Searching for evidence of critical thinking in discourse has roots in a definition of critical thinking put forth by Kuhn (1991),  which places more emphasis on the social nature of discussion and knowledge construction. There is limited research on the role of social experience in critical thinking development, but there is some evidence to suggest it is an important factor. For example, research has shown that 3- to 4-year-old children can discern, to some extent, the differential creditability  and expertise  of individuals. Further evidence for the impact of social experience on the development of critical thinking skills comes from work that found that 6- to 7-year-olds from China have similar levels of skepticism to 10- and 11-year-olds in the United States.  If the development of critical thinking skills was solely due to maturation, it is unlikely we would see such dramatic differences across cultures.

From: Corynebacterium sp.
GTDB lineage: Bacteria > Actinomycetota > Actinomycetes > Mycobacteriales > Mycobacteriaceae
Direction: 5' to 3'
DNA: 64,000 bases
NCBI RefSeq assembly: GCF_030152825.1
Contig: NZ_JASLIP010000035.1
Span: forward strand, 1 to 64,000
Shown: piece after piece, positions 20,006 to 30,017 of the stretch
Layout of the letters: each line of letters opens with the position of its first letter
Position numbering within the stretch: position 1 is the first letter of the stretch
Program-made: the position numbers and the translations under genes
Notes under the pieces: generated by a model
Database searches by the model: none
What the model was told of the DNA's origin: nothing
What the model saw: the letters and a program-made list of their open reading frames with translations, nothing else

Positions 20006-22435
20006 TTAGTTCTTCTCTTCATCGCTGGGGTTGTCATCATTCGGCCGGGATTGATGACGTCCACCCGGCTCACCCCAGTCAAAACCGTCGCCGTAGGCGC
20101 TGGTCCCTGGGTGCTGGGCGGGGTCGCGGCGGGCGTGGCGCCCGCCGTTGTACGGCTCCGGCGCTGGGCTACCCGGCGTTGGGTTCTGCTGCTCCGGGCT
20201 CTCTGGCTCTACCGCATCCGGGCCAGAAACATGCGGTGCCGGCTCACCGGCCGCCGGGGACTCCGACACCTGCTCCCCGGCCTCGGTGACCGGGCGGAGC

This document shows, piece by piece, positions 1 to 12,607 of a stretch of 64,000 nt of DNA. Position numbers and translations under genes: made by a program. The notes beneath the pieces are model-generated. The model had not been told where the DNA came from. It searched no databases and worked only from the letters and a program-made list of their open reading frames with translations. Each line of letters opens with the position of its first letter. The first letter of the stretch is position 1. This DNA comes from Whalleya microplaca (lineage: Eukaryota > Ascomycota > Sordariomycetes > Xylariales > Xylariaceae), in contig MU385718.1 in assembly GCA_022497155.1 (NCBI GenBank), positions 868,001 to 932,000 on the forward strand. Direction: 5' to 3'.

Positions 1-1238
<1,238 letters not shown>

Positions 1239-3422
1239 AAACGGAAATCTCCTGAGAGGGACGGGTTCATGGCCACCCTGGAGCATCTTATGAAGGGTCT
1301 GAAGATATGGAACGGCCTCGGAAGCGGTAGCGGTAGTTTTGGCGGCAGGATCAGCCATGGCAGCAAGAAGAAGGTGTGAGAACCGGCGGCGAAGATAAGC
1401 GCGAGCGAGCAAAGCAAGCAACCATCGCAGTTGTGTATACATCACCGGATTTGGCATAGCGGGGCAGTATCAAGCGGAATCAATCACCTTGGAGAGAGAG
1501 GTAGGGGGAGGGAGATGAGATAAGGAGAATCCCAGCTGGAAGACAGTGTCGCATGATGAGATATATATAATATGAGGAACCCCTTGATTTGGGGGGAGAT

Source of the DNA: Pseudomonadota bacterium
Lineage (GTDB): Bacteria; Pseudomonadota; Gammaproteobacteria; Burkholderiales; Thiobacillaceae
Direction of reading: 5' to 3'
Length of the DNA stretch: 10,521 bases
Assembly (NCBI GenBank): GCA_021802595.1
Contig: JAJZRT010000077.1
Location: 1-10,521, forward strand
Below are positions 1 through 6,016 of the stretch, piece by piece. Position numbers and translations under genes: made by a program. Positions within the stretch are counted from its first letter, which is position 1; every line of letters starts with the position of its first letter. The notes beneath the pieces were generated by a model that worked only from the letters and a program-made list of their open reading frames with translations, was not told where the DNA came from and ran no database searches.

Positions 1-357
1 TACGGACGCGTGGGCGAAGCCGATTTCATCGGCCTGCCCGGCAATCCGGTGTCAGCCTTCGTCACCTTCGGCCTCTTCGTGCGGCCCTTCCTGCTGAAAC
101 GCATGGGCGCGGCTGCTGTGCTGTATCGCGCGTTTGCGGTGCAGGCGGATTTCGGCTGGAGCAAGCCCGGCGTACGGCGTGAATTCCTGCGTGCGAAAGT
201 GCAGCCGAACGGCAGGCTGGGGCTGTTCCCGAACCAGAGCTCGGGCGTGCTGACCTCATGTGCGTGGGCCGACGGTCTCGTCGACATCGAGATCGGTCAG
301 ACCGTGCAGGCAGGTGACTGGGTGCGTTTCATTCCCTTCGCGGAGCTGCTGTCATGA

I have found that since there is so much information available on the net, it is extremely important for us to be able to find verifiable and reliable information. Even though most of this can be done by comparing the information with other sources, such as books, encyclopedias, and scientific journals. The Internet contains millions of sites that pertain to this issue but there is no way for anyone to be sure about what the truth really is. And since the Internet itself is the place where the information is most insecure, many people place false information on the Internet so that the people fall into their traps and end up divulging everything. Since there are so many articles and websites available on the Internet, it is very hard to determine what point of view the Internet as a whole is trying to give to the world. But if you are to write the words: “critical thinking” the first 5 results are most likely to be articles that address this issue from various sources. These websites can to give an account of how various people think about this issue. But at the same time, there might be many bogus articles on the Internet also. People sometimes just make up certain information. For instance, one might find an article on the Internet claiming that someone hacked into their computer and used certain private information to drive them bankrupt when this might all be lies. This makes the Internet a very unreliable source because there is no way to confirm and validate the information (unless the information on the websites is taken from some other source). There is a wealth of information available on the Internet and this is both the Internet's weakness as well as strength. The keen researcher should know exactly how to search for the relevant information on the Internet and should also learn to filter the right information from the wrong one by using critical thinking. The Internet, however, also provides some very useful solutions to the problems. There are many software that can be downloaded off the Internet and these can be used to enhance the safety of the computer. Many programs work to strengthen the computer so as to protect it from hackers and other anti-spyware and anti-adware programs do not let any other software to submit private information form computers.